The Lonely Society?

According to a new report released by the Mental Health Foundation, relationships that are vital to health and well-being are under threat by modern life, which can isolate people from one another and lead to loneliness. UK-wide research carried out for The Lonely Society? shows that one in ten people often feel lonely (11%) and half think that people are getting lonelier in general (48%).

The report says the way in which people now live is impacting on their ability to connect with others. More people live alone: the percentage of households occupied by one person doubled from 6% in 1972 to 12% in 2008. The divorce rate has almost doubled in the past 50 years and the number of lone parent households is rising. People are living longer but many older people are doing so alone. Because of people pursuing careers and education opportunities, many now live further away from their families and the communities they grew up in. Figures show that one in three people would like to live closer to their family to see them more often (35%).

Old-style communities are in decline and the closure of local amenities such as post offices and working men's clubs have had an impact on people for whom they were a focal point, particularly those living on the margins of society and vulnerable to loneliness, such as the elderly, people out of work or those living with a disability.

To read the full report click on the document below.

My Heart Is Always Where He Is

This research was conducted by Jane Hubert. It was published in the British Journal of Learning Disability in 2010.

Little research has focussed on the perspectives of families caring for someone with severe or profound intellectual disabilities and challenging behaviour. The main aim of this research was to gain understanding of the experiences and perspectives of families, especially mothers, of young people with these complex needs, including attitudes to long-term residential care.

To view the research, please click on the attachment below:-

'I don't want to be the mother of a paedophile'

‘I don’t want to be the mother of a paedophile’: the perspectives of mothers whose adolescent sons with learning disabilities sexually offend by Jane Hubert, Margaret Flynn, Leanne Nicholls and Sheil Hollins was published in 2007.

The subject of sexual abuse is a major focus of professional and public concern. Sexual abuse of (and by) people with learning disabilities evokes even greater disquieting emotions, and makes severe demands on the social services, and the criminal justice system. The aims of the project were:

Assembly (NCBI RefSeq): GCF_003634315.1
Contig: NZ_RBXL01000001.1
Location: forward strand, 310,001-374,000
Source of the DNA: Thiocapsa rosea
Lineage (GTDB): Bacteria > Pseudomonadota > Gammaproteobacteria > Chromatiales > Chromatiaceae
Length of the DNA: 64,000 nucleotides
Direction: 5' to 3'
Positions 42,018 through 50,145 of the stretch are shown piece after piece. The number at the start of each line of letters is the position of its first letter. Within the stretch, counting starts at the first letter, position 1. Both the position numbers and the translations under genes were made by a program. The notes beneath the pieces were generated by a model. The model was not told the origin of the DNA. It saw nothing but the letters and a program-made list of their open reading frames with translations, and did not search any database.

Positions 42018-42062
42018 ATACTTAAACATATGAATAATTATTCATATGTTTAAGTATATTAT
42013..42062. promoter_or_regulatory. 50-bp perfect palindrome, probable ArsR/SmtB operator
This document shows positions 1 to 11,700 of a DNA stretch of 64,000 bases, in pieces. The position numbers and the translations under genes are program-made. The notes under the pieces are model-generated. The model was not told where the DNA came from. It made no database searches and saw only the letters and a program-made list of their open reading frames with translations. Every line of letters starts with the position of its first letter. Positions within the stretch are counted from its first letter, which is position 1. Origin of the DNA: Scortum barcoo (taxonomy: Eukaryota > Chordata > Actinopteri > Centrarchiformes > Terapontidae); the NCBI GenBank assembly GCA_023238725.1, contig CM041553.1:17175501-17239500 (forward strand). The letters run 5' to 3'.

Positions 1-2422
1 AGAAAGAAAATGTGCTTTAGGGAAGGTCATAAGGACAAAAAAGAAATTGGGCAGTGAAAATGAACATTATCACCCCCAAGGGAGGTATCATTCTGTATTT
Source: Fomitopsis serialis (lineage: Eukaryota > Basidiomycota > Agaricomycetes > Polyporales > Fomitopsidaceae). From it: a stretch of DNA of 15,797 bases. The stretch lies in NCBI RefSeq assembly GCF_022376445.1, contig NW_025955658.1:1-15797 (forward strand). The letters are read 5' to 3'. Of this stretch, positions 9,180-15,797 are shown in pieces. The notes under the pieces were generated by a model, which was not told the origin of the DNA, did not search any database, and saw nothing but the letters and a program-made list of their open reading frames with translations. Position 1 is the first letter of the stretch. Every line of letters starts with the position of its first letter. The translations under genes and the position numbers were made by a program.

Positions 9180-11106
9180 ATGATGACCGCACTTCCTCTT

1) to determine whether group psychotherapy produced effective outcomes for adolescent boys with learning disabilities who exhibit sexually abusive behaviour,
2) to explore the perspectives of parents and other caregivers,and
3) to document the nature and extent of service support to families.

This paper focuses solely on the mothers’ perspectives. This was a three-year project with six boys (under 16) receiving group psychotherapy, using both quantitative and qualitative methods. Clinical measures were used to track changes throughout the course of psychotherapy. Semi-structured interviews (taped and transcribed) were held (separately) with the boys, their parents, paid care-givers and the therapists. The mothers tried hard to make sense of, and come to terms with, what was happening to their sons and to themselves, they struggled to reconcile their own confused and often conflicting emotions, and to maintain their own sense of identity. They felt almost totally unsupported by the services, both in the past and present, and could see little hope for the future. There is an urgent need for development of effective and sympathetic services for the parents of boys with learning disabilities who have been abused, and who are now showing abusive behaviour.

To view the full research document, please click on the attachment below:-

Powers of Attorney and Their Safeguards

Mr and Mrs D, a Scottish couple who have learning difficulties, faced years of mistreatment because their local authority failed to act to protect them. A new report by the Mental Welfare Commission for Scotland calls for a local authority to apologise for failing to intervene to protect Mr and Mrs D, despite evidence of financial and emotional abuse at the hands of a family member. The council held many documented concerns about the family member, who had power of attorney for the couple’s finances and welfare.

Please click on the attachment below for a full version of the report.

Powers of Attorney and Their Safeguards - Easy Read

Please click on the attachment below for an easy read version of the report.

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